Indeed, when we consider the vast expanses of space and time, we are overwhelmed, not only with how immense the universe is, but how insignificant we seem to be. We live on a tiny planet in a remote corner of the vast cosmos, and the appearance of humans is relatively recent in the economy of time. Just yesterday, it seems.  Or, perhaps more accurately, just a moment ago.

God is infinite and eternal.  We are finite and mortal.

Here is the greater mystery and miracle.  The Master Designer of the universe is intimately aware of each human being.  He knows you!  He knows me! We are important to God.  Jesus taught that God notes the fall of the tiniest sparrow in the most remote forest and He counts the very hairs of your head. (Matthew 10:29-31).

He who created the vast universe in all its complexity created us and has declared His love for us.  How can this be?  Jesus said, “With man it is impossible. But with God, all things are possible.”

Tuesday, July 21, 2015

The Master Potter

A few miles north of Waco on the east banks of the Brazos River sits the Homestead Heritage, an agrarian community committed to preserving nineteenth century craftsmanship.  The community offers shops where visitors can observe “artistry-in-action” complete with a pottery barn, blacksmith forge, grist mill and a carpentry shop.  George and Laura Bush commissioned the Homestead to construct and furnish their house at the Crawford Ranch.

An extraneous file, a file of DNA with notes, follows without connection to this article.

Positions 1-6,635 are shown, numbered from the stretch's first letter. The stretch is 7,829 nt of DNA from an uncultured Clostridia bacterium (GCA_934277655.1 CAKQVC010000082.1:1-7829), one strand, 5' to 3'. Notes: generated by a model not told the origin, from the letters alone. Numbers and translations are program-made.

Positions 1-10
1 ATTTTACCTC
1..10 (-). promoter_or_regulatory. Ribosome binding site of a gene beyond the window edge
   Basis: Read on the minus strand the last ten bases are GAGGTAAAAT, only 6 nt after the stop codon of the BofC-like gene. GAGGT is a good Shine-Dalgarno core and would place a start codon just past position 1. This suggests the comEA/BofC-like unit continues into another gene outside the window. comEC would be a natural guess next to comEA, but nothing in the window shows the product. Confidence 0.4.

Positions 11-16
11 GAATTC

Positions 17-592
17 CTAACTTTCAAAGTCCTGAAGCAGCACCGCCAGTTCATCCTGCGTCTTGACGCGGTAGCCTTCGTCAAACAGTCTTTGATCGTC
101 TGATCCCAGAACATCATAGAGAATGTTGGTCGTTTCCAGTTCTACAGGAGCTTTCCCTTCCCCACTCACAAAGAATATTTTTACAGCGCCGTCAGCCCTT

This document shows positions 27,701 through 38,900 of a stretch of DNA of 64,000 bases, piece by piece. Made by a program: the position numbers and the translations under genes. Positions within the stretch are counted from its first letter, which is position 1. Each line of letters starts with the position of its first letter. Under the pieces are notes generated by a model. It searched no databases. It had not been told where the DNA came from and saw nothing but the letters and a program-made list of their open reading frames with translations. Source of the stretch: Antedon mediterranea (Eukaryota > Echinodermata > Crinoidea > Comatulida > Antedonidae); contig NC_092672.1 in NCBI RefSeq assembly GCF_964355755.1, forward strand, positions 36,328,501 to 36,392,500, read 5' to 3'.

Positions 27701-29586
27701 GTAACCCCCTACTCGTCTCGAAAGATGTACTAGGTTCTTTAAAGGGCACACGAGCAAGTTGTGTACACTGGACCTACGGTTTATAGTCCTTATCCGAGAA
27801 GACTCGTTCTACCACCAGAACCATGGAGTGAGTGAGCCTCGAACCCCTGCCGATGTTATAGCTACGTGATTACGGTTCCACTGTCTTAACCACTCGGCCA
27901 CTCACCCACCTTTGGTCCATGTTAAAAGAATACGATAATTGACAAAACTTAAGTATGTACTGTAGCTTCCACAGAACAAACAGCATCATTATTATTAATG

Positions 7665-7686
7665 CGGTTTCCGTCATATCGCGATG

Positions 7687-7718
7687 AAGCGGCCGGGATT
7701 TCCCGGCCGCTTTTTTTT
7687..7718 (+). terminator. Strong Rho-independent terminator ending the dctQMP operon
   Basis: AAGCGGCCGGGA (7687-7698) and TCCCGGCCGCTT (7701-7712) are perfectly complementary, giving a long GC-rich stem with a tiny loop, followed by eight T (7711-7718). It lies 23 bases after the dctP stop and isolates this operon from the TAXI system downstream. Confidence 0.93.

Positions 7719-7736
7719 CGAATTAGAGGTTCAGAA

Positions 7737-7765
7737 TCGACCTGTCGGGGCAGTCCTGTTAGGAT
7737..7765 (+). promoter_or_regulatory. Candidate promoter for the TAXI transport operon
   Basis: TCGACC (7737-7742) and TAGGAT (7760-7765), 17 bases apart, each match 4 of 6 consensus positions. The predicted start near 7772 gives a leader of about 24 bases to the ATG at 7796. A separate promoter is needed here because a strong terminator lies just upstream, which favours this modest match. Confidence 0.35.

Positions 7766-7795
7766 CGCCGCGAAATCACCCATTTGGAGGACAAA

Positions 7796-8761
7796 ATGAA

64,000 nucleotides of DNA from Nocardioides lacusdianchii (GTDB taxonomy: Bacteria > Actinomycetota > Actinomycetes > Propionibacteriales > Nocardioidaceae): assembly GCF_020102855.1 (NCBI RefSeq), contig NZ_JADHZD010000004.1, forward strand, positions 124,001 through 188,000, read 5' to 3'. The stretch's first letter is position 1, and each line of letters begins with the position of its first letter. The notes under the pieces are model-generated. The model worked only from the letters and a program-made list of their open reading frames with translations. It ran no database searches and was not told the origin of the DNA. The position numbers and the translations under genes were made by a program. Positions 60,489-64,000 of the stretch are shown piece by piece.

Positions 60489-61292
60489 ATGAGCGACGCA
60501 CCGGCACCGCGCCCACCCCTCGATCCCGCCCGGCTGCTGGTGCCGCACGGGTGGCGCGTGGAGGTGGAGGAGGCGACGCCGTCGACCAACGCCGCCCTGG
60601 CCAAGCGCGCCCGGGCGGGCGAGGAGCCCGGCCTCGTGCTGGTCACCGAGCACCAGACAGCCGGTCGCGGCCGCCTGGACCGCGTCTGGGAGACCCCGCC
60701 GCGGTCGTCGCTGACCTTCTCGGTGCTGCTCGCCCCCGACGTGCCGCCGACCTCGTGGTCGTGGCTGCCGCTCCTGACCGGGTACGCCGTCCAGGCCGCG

Recently we took our grandchildren from Wyoming to the Homestead. When we visited the pottery shop, I marveled at the talent of those who worked there. The artists applied water and shaped the clay spinning on the potter’s wheel in front of them. With nimble fingers and just the right amount of pressure, they brought the clay to life and shaped it into the form they desired.

Pottery is an ancient art.  For thousands of years the trade was passed down from generation to generation in cultures around the world.  Communities developed around clay deposits in India, China and the Middle East.  Archeologists continue to excavate pottery from the earliest sites of civilization.

Jeremiah must have marveled, as I did, when he visited a potter’s house in ancient Jerusalem.  When he watched the clay spin upon the wheel, he saw the potter’s ability to change the shape of the clay in an instant.  He sensed God speaking to him, “Can I not, O house of Israel, deal with you as this potter does?” declares the Lord. “Behold, like the clay in the potter’s hand, so are you in My hand.” (Jeremiah 18:6). 

Isaiah made a similar observation. “Shall the potter be considered as equal with the clay? That what is made would say to its maker, “He did not make me”; or what is formed say to him who formed it, “He has no understanding”?” (Isaiah 29:16).

God has made each of us unique.  We are, each and every one of us, special in His sight.  He never abandons us or gives up on us.  Like the clay, we continue to be molded in His hands.   With every pressure, whether success or failure, joy or sorrow,  God is fashioning us so that we can reflect His glory, bless others and be filled with joy. He wants us to love ourselves and one another just the way He made us.

This is what Paul meant when he said, “God causes all things to work together for good to those who love the Lord, to those who are called according to His purpose.”  (Romans 8:28).  All things work together for good when we realize the Master Potter is shaping us for His purposes on the earth.

He says, “For I am God, and there is no other; I am God, and there is no one like Me,  Declaring the end from the beginning, and from ancient times things which have not been done, saying, ‘My purpose will be established, and I will accomplish all My good pleasure’” (Isaiah 46:9-10).